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Rish Shah, Yasmeen Fletcher, And Matt Lintz Talk Ms. Marvel And Share Stories From Set - Exclusive Interview

Every great superhero gets by with a little help from their friends, and Kamala Khan (Iman Vellani) is no exception. She's the star of "Ms. Marvel," the MCU's first Disney+ show that takes place in a high school, and the series has something for everyone. Between Kamala's superpower-charged teenage rebellion, the Muslim culture infused throughout the show, and the deep friendships, "Ms. Marvel" is rich with depth that will appeal to viewers. Of course, Kamala couldn't save the world without the support of her friends Nakia (Yasmeen Fletcher), Kamran (Rish Shah), and Bruno (Matt Lintz) — whether they know her secret identity or not.

Looper spoke to Fletcher, Shah, and Lintz about all things "Ms. Marvel" during an exclusive interview. Fletcher revealed the importance of her feminist arc while Lintz went down memory lane about working with "Zemo" actor Daniel Brühl, and Shah teased Kamran's possible romantic arc with Kamala. The trio also gushed about working with Iman Vellani and shared some entertaining stories from the set.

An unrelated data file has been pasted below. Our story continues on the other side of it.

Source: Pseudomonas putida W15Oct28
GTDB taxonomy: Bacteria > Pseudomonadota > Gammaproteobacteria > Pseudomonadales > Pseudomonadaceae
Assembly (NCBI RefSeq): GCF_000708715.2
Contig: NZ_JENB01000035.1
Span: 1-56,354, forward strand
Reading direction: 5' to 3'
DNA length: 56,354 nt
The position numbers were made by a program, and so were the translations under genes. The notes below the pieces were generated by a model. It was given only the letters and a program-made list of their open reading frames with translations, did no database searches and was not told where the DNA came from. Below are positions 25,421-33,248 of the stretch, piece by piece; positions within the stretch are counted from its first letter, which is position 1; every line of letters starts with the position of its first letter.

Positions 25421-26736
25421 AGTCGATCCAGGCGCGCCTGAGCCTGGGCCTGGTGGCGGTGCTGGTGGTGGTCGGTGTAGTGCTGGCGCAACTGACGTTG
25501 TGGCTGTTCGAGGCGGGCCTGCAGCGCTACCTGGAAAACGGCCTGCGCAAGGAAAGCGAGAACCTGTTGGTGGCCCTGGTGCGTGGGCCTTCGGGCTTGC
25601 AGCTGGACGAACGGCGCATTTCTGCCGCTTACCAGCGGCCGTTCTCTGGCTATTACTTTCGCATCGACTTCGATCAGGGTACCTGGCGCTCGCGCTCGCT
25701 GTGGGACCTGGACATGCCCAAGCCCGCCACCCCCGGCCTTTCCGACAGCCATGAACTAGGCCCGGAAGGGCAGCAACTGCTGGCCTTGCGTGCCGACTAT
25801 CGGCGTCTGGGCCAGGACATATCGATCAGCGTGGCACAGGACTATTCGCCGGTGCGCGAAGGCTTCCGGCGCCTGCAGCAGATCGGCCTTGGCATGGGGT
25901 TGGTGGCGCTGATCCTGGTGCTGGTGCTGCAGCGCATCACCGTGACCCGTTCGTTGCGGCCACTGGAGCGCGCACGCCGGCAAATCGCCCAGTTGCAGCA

Badass young women are fighting back

Yasmeen, it looks like you're going to have a really powerful feminist and politically-fueled arc. Why do you think it's so important for young women to get involved in creating change while [they're] still in high school? And can you tease where this story might be headed?

Yasmeen Fletcher: The big Marvel thing is that we really can't say much of anything, but I will say that it's so important for young girls to look up to a character that's strong and sure of herself and isn't afraid to use her voice for good. As young women, you're taught to compose yourself and be silent and lock yourself into this very small box that everybody else forms [for] you.

Nakia is so aware of that box and does not care that it exists at all. And that's lovely because we are naturally taught to just be small and quiet, and Nakia is so vocal and opinionated and isn't afraid to speak up for what she truly believes in and doesn't care who's listening. And really, I want to see that — and I'm already seeing more and more of that in the younger generation.

Rish, there are definitely some vibes between Kamala and Kamran. Are you hoping for a romantic arc, or do you hope they stay platonic?

Rish Shah: It's tough to say. We'll have to wait and see where it goes, but I think in Episode 2, they're just starting to dip their toe in the water of what could be between the two of them, but they immediately do hit it off. He can relate to her on so many levels when it comes to code twitching and their music tastes and Bollywood films. So it's definitely an exciting start.